Potter allowed the fatal hush to continue, while the culpability of Packer and the company seemed mysteriously to increase until they all reeked with it. The stage-hands had withdrawn in a grieved manner somewhere into the huge rearward spaces of the old building. They belonged to the theatre, not to Potter, and, besides, they had a union. But the actors were dependent upon Potter for the coming winter's work and wages; they were his employees.

At last he spoke: "We will go on with the rehearsal," he said quietly.

"Ah!" murmured old Tinker. "He'll take it out on somebody else." And with every precaution not to jar down a seat in passing, he edged his way to the aisle and went softly thereby to the extreme rear of the house. He was an employee, too.


It was a luckless lady who helped to fulfil the prediction. Technically she was the "ingenue"; publicly she was "Miss Carol Lyston"; legally she was a Mrs. Surbilt, being wife to the established leading man of that ilk, Vorly Surbilt. Miss Lyston had come to the rehearsal in a condition of exhausted nerves, owing to her husband's having just accepted, over her protest, a "road" engagement with a lady-star of such susceptible gallantry she had never yet been known to resist falling in love with her leading-man before she quarrelled with him. Miss Lyston's protest having lasted the whole of the preceeding night, and not at all concluding with Mr. Surbilt's departure, about breakfast-time, avowedly to seek total anaesthesia by means of a long list of liquors, which he named, she had spent the hours before rehearsal interviewing female acquaintances who had been members of the susceptible lady's company—a proceeding which indicates that she deliberately courted hysteria.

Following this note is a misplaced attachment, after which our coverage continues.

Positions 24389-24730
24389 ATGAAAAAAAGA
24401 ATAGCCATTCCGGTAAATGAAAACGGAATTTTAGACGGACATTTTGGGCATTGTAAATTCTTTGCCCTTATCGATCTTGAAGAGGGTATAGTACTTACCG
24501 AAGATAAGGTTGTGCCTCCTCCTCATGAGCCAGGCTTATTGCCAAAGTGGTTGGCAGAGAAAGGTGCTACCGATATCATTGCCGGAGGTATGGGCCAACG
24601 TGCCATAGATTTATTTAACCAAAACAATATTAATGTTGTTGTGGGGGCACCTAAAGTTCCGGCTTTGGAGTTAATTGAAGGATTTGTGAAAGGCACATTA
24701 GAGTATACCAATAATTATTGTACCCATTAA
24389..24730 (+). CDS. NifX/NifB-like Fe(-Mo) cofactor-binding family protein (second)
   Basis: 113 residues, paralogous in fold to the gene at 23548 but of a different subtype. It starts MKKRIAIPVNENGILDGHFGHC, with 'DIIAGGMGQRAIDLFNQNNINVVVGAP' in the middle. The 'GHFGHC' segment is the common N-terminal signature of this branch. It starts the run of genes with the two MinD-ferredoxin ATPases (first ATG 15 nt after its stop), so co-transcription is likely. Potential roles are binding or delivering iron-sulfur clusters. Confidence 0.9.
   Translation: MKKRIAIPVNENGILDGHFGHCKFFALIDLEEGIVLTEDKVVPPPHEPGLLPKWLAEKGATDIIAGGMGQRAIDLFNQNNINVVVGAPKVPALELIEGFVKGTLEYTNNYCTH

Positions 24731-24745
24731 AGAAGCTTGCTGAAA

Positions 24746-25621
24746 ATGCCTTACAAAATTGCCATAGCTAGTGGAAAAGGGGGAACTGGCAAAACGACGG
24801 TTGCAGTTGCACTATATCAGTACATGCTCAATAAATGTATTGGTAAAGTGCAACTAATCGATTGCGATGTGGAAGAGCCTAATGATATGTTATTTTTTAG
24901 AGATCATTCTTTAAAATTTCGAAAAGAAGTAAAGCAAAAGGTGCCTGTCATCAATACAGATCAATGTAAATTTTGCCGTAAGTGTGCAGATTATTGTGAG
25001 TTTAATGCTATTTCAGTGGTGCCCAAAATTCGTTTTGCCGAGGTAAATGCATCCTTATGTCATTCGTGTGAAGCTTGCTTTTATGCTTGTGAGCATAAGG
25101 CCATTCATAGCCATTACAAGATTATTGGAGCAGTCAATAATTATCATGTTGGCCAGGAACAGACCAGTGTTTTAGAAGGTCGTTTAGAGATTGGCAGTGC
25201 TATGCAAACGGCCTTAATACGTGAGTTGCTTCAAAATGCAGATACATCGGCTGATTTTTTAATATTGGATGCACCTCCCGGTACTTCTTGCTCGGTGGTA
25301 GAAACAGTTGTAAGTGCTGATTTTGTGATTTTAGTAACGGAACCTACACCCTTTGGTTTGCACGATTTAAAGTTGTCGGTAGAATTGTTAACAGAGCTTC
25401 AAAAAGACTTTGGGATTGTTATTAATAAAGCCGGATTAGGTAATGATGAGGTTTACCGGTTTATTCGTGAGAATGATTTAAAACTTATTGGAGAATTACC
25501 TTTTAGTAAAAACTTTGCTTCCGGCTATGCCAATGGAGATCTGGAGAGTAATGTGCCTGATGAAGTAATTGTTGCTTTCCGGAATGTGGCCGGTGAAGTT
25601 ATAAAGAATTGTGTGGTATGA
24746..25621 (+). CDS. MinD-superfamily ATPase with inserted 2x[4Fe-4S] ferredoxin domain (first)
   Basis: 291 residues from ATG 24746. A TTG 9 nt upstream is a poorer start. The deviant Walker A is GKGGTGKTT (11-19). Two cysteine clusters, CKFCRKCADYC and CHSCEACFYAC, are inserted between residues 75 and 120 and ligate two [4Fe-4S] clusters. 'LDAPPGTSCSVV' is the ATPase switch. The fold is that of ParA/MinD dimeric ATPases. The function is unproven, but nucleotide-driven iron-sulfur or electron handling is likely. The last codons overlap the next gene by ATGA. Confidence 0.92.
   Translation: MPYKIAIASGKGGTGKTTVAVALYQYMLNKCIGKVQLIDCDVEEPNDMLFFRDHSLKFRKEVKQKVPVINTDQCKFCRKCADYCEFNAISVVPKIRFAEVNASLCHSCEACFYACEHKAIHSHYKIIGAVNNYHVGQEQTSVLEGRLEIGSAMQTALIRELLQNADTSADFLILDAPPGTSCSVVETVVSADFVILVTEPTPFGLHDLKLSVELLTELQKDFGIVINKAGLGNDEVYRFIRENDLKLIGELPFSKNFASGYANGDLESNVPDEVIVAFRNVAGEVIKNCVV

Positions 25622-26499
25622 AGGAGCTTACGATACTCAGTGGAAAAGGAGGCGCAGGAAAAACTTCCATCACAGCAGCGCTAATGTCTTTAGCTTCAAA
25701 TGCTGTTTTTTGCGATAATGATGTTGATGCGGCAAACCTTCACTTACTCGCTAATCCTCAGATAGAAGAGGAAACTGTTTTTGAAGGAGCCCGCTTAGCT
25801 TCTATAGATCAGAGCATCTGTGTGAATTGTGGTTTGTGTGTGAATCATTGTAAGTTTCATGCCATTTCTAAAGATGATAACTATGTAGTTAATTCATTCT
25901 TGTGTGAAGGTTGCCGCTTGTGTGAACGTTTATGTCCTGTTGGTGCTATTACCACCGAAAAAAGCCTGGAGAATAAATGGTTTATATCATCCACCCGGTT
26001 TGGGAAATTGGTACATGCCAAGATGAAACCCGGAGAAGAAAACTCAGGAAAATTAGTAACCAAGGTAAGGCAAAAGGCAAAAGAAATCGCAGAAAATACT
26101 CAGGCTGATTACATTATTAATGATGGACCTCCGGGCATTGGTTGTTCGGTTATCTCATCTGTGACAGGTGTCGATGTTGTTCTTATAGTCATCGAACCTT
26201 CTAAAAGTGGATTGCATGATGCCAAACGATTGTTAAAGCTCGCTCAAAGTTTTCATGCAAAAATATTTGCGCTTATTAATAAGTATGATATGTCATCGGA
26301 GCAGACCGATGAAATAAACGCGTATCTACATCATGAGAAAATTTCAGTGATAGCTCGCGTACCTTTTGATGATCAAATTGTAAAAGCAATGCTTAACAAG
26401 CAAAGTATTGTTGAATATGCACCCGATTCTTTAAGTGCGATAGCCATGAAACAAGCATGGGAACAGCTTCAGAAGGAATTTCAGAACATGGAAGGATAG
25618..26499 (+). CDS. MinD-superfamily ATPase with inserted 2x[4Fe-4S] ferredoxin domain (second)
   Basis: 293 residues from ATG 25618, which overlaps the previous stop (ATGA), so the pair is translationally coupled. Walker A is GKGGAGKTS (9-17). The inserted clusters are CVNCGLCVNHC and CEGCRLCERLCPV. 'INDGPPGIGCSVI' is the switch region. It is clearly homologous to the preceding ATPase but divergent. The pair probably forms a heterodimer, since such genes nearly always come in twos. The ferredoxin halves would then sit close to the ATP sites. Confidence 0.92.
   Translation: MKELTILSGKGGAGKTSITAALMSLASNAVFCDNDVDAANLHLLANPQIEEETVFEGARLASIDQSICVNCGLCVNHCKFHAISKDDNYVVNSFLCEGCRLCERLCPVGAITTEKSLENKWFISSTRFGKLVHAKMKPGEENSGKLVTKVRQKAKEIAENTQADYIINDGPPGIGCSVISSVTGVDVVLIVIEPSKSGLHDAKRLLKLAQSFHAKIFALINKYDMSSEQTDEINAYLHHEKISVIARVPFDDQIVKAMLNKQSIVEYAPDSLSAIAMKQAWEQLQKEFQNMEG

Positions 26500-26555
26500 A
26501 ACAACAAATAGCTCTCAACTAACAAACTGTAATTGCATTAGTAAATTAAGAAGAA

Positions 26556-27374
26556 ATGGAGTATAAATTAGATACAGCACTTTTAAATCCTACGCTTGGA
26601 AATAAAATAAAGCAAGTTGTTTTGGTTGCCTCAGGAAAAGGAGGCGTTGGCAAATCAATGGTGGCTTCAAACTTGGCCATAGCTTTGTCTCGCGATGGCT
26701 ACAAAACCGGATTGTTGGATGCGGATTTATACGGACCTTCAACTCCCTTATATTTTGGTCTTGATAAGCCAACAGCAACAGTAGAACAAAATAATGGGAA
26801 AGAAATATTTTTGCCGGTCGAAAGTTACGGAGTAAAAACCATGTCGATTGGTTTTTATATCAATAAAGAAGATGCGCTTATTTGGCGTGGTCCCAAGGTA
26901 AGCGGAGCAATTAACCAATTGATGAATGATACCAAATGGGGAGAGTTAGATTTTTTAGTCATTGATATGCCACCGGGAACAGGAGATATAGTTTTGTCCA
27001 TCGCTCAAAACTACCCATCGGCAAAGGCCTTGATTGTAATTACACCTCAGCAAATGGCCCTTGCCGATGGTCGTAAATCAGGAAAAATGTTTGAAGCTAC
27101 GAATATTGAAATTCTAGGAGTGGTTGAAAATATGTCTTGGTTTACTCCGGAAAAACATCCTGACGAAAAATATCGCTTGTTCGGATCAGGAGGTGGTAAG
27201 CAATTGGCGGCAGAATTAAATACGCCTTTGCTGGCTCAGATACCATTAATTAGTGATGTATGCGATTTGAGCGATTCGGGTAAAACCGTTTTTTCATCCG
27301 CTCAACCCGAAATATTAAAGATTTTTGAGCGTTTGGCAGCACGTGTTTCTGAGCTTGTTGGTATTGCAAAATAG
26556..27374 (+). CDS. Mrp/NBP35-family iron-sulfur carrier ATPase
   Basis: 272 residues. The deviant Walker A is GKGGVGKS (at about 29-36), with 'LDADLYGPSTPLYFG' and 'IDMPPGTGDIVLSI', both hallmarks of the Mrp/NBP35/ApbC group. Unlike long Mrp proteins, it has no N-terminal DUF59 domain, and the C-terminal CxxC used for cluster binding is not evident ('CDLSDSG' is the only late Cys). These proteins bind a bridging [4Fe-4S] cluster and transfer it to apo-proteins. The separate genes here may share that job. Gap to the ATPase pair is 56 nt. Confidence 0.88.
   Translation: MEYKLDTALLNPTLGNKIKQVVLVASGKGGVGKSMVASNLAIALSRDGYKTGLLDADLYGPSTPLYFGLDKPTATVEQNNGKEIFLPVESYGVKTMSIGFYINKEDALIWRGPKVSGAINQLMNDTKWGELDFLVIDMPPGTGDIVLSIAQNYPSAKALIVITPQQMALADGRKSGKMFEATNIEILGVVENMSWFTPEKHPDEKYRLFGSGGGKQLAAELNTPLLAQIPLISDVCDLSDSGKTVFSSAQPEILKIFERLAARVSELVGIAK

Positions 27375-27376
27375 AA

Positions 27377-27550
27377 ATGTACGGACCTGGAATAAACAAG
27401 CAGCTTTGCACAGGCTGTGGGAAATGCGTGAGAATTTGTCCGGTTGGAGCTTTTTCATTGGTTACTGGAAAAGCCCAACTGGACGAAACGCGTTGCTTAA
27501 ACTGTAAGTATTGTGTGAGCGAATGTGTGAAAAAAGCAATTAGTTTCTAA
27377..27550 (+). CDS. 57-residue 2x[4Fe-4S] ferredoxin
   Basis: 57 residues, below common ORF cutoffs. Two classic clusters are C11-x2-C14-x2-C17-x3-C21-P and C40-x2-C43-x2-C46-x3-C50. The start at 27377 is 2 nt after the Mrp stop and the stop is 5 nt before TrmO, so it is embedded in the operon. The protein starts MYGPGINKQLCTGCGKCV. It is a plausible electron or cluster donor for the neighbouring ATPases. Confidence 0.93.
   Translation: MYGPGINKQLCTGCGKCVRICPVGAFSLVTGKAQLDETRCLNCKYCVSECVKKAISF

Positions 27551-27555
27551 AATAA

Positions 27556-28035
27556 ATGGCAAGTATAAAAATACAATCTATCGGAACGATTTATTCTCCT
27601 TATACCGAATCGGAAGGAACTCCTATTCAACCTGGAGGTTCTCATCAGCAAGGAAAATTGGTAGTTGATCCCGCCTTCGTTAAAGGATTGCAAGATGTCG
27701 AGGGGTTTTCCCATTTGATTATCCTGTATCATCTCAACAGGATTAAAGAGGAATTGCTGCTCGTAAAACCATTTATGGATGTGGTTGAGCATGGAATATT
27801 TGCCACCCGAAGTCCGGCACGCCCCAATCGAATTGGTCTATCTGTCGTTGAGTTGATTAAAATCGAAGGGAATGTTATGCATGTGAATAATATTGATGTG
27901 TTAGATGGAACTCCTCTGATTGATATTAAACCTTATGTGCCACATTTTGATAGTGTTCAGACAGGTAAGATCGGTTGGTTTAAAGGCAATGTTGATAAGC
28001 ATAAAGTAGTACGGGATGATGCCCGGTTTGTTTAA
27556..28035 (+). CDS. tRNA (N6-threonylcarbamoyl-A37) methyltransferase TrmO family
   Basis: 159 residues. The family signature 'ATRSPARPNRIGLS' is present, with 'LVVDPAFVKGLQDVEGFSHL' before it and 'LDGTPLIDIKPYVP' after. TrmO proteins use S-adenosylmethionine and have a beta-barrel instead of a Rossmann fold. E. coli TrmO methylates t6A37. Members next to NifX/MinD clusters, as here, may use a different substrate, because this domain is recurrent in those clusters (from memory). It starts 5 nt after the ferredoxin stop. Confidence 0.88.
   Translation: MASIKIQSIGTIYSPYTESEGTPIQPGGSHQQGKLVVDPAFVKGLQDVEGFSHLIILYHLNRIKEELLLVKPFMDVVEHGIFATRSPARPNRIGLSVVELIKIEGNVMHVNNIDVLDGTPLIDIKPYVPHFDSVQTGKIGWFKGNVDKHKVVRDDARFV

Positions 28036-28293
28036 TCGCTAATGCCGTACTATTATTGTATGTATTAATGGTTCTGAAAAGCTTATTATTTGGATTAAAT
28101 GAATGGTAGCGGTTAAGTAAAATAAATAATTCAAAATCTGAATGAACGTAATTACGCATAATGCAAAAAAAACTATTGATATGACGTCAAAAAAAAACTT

Shortly after the outraged rehearsal had been resumed, she unfortunately uttered a loud, dry sob, startlingly irrelevant to the matter in hand. It came during the revelation of "Roderick Hanscom's" secret, and Potter stopped instantly.

"Who did that?"